[Show abstract][Hide abstract] ABSTRACT: Ginseng (Panax ginseng C.A. Meyer) is one of the most popular medicinal herbs, and the root of this plant contains pharmacologically active components,
called ginsenosides. Ginsenosides, a class of tetracyclic triterpene saponins, are synthesized from dammarenediol-II after
hydroxylation by cytochrome P450 (CYP) and then glycosylation by a glycosyltransferase. Protopanaxadiol synthase, which is
a CYP enzyme (CYP716A47) that catalyzes the hydroxylation of dammarenediol-II at the C-12 position to yield protopanaxadiol, was recently characterized.
Here, we isolated two additional CYP716A subfamily genes (CYP716A52v2 and CYP716A53v2) and determined that the gene product of CYP716A53v2 is a protopanaxadiol 6-hydroxylase that catalyzes the formation of protopanaxatriol from protopanaxadiol during ginsenoside
biosynthesis in P. ginseng. Both CYP716A47 and CYP716A53v2 mRNAs accumulated ubiquitously in all organs of ginseng plants. In contrast, CYP716A52v2 mRNA accumulated only in the rhizome. Methyl jasmonate (MeJA) treatment resulted in the obvious accumulation of CYP716A47 mRNA in adventitious roots. However, neither CYP716A52v2 nor CYP716A53v2 mRNA was affected by MeJA treatment during the entire culture period. The ectopic expression of CYP716A53v2 in recombinant WAT21 yeast resulted in protopanaxatriol production after protopanaxadiol was added to the culture medium.
In vitro enzymatic activity assays revealed that CYP716A53v2 catalyzed the oxidation of protopanaxadiol to produce protopanaxatriol. The chemical structures of the protopanaxatriol products
were confirmed using liquid chromatography–atmospheric pressure chemical ionization mass spectrometry (LC/APCIMS). Our results
indicate that the gene product of CYP716A53v2 is a protopanaxadiol 6-hydroxylase that produces protopanaxatriol from protopanaxadiol, which is an important step in the
formation of dammarane-type triterpene aglycones in ginseng saponin biosynthesis.
Preview · Article · Aug 2012 · Plant and Cell Physiology
[Show abstract][Hide abstract] ABSTRACT: Methyl jasmonate (MeJA) triggers the production of secondary metabolites in plants and participates in a diverse range of plant developmental processes. MeJA is derived from jasmonic acid (JA) via the octadecanoid pathway and the reaction is catalyzed by jasmonic acid carboxyl methyltransferase (JMT). In this study, transgenic Panax ginseng roots were constructed to express an Arabidopsis jasmonic acid carboxyl methyltransferase (AtJMT). The transgenic lines exhibited high expression of genes (PgSS1, PgSE1, and PgDDS) involved in ginsenoside biosynthetic pathways as well as a MeJA-responsive gene (PgPR10-2). These alterations of the gene expressions led to 3-fold increase in the growth of transgenic roots. Overexpression of AtJMT gene strongly affected the ginsenoside heterogeneity (protopanaxadiol/protopanaxatriol ratio) although total ginsenoside accumulation was slightly increased in transgenic roots. Protopanaxadiol group of ginsenosides (Rb1, Rc, and Rb2) increased about 2-fold in transgenic roots compared to those in wild-type. The results suggest that overexpression of AtJMT stimulate not only the growth of roots but also the production of protopanaxadiol-group in transgenic roots.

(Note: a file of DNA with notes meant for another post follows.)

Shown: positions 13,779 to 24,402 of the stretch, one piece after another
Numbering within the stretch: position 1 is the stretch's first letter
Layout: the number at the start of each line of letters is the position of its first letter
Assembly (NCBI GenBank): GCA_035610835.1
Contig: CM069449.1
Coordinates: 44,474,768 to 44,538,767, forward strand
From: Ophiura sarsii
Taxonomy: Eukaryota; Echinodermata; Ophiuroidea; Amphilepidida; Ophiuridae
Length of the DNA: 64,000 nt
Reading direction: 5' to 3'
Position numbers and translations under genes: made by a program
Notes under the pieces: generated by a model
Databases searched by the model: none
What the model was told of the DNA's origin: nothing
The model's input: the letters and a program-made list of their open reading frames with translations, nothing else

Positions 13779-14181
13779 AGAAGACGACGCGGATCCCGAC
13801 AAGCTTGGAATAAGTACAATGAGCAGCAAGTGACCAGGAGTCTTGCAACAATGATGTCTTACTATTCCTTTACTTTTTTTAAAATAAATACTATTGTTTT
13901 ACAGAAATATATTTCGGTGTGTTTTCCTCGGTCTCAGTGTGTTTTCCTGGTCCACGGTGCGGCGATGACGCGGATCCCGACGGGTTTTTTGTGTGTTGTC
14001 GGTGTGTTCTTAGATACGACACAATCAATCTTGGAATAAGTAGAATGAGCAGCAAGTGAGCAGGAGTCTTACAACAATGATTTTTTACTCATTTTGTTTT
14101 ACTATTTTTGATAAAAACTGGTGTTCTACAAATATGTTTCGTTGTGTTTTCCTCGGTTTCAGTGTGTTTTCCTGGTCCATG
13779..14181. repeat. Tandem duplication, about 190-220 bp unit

[Show abstract][Hide abstract] ABSTRACT: Glandular trichomes are the phytochemical factories of plants, and they secrete a wide range of commercially important natural products such as lipids, terpenes and flavonoids. Herein, we report that the Nicotiana tabacum LTP1 (NtLTP1) gene, which is specifically expressed in long glandular trichomes, plays a role in lipid secretion from trichome heads. NtLTP1 mRNA is abundantly transcribed in trichomes, but NtLTP3, NtLTP4 and NtLTP5 are not. In situ hybridization revealed that NtLTP1 mRNAs accumulate specifically in long trichomes and not in short trichomes or epidermal cells. X-gluc staining of leaves from a transgenic plant expressing the NtLTP1 promoter fused to a GUS gene revealed that NtLTP1 protein accumulated preferentially on the tops of long glandular trichomes. GFP fluorescence from transgenic tobacco plants expressing an NtLTP1-GFP fusion protein was localized at the periphery of cells and in the excreted liquid droplets from the glandular trichome heads. In vitro assays using a fluorescent 2-p-toluidinonaphthalene-6-sulfonate probe indicated that recombinant NtLTP1 had lipid-binding activity. The overexpression of NtLTP1 in transgenic tobacco plants resulted in the increased secretion of trichome exudates, including epicuticular wax. In transgenic NtLTP1-RNAi lines, liquid secretion from trichomes was strongly reduced, but epicuticular wax secretion was not altered. Moreover, transgenic tobacco plants overexpressing NtLTP1 showed increased protection against aphids. Taken together, these data suggest that NtLTP1 is abundantly expressed in long glandular trichomes, and may play a role in lipid secretion from long glandular trichomes.